This assignment will deal with the question in what ways markets for science and technology fail and how a government can address to these failures. As approach there will be first the defining of the terms used, followed by a theoretical explanation of market failure and its causes in general. The major consideration will be towards the appropriability of the returns on an innovation. From here on, the possibilities of the state to intervene and its reasons for and against it will be looked at. Then it will be concluded which measures are considered a useful addressing towards this specific kind of market failure and which not. The question behind all considerations on intervention will be how either sufficient property rights are created or lacking property rights are compensated.
Regarding “science and technology” this essay will take any activity inside of a national economy that is aimed to create knowledge of any kind as part of the consideration. It is acknowledged, that “technology” produces private goods with profit as driving incentive, whereas “science” is producing a public good, driven by the evaluation of other scientists (see Stoneman 1995 p. 4). A further distinction of both is not undertaken in this concern, as the question involves both terms and the differences are not considered to be crucial for the further considerations. The Schumpeterian approach that before an innovation as the development of an idea into a marketable product there needs to be the invention, the scientific generation of new ideas, and that an innovation ends with its diffusion is acknowledged as well (see Stoneman, 1987, pp. 8 – 9 ). In the following considerations these processes are considered given as part of the general economic activity.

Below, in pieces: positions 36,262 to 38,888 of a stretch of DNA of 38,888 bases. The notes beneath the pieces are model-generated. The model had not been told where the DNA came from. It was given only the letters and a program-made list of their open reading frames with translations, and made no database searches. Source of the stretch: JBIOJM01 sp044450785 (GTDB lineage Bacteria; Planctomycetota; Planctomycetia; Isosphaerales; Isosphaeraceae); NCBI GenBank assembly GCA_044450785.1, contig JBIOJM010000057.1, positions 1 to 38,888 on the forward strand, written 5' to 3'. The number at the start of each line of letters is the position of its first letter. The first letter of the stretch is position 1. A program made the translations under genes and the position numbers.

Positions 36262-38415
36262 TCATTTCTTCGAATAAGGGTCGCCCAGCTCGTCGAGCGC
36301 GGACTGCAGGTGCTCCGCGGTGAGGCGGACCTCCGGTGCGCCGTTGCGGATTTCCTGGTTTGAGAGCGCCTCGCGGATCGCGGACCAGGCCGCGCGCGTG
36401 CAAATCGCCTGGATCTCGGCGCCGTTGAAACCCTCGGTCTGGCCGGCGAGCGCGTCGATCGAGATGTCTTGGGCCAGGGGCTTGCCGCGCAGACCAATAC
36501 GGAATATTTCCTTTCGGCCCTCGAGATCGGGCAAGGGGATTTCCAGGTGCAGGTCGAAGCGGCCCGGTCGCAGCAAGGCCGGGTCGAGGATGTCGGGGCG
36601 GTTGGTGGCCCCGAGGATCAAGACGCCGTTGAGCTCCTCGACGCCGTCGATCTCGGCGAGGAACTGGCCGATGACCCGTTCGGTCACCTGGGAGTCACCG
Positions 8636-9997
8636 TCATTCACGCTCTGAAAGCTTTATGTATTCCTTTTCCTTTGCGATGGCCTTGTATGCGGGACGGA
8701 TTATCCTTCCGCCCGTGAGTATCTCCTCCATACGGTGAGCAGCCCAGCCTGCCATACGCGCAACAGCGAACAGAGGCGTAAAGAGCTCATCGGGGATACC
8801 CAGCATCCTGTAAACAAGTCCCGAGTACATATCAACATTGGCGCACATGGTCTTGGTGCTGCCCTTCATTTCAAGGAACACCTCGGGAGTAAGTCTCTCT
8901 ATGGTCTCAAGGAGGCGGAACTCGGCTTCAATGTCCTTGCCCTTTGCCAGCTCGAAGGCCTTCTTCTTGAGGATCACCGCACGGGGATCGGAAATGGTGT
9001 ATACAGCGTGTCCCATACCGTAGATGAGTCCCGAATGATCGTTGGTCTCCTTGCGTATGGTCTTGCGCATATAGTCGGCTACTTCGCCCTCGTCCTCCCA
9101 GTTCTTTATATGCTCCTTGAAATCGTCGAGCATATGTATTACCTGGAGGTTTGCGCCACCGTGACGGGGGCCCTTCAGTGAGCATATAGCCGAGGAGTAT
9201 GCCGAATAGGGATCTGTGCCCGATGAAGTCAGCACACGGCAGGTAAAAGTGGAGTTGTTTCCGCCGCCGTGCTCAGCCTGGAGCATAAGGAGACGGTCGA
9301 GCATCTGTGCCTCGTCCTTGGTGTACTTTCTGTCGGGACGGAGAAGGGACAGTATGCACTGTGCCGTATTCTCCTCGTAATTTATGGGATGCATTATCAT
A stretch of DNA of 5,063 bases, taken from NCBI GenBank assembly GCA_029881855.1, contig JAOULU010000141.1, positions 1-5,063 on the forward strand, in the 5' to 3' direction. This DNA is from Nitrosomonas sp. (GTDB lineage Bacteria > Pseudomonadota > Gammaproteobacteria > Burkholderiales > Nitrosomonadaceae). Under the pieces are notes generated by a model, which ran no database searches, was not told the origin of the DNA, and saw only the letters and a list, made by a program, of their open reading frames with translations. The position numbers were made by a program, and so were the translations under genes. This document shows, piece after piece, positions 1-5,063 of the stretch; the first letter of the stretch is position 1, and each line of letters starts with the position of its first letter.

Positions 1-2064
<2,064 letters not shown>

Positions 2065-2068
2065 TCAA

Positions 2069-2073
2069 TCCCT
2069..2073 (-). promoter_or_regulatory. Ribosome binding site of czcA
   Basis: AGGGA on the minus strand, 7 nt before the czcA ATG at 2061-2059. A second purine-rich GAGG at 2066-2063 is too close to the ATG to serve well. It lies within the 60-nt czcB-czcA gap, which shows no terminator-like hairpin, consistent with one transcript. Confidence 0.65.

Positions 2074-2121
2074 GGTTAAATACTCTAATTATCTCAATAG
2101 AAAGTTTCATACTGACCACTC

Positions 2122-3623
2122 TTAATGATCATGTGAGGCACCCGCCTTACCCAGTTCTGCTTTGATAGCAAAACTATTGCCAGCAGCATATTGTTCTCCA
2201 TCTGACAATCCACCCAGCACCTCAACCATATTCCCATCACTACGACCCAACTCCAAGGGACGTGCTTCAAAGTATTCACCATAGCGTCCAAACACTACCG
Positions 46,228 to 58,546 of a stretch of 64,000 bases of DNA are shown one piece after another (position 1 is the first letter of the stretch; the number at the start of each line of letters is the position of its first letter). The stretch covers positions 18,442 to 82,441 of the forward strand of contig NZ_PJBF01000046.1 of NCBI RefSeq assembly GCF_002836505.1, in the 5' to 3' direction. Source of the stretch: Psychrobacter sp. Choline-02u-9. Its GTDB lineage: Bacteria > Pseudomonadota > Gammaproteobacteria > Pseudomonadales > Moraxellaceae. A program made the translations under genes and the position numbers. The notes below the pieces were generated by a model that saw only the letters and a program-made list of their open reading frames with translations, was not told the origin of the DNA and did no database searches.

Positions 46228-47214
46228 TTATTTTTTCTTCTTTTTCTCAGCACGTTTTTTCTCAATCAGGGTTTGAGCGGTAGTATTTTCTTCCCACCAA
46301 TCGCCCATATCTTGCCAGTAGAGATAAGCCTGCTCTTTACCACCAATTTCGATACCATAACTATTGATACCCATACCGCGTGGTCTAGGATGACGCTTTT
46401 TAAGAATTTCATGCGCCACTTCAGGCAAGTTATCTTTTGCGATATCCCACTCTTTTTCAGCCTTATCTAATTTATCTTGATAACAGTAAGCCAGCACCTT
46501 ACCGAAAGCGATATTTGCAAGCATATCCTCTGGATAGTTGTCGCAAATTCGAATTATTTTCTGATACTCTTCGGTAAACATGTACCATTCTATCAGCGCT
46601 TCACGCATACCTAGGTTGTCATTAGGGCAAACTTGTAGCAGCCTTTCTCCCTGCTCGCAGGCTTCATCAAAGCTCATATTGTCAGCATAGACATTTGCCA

On markets, “property rights” are exchanged, deducted from the surrounding legal institutions, by which an economic agent controls an economic good to a certain extent (See Fritsch et al p.19, p.6). It will be shown that the basis for market failure lies within inadequate property rights for technology and also that to a certain extent, this is economically desirable.
The theoretical concept of “market failure” founds on violations of the conditions necessary for a socially optimal and efficient result in perfect competition, i.e. uncertainty, externalities and indivisibilities (See Acocella, p. 89). There is a wider consideration of reasons for market failures (see Stiglitz 1988 pp. 71 -82), but for the following considerations the three reasons as given above will be sufficient.
- Quote paper
- BA (Hons) Business Economics Henning Schmidt (Author), 2004, In what ways does the market fail where science and technology are concerned and can the government usefully address such failure, Munich, GRIN Verlag, https://www.grin.com/document/68027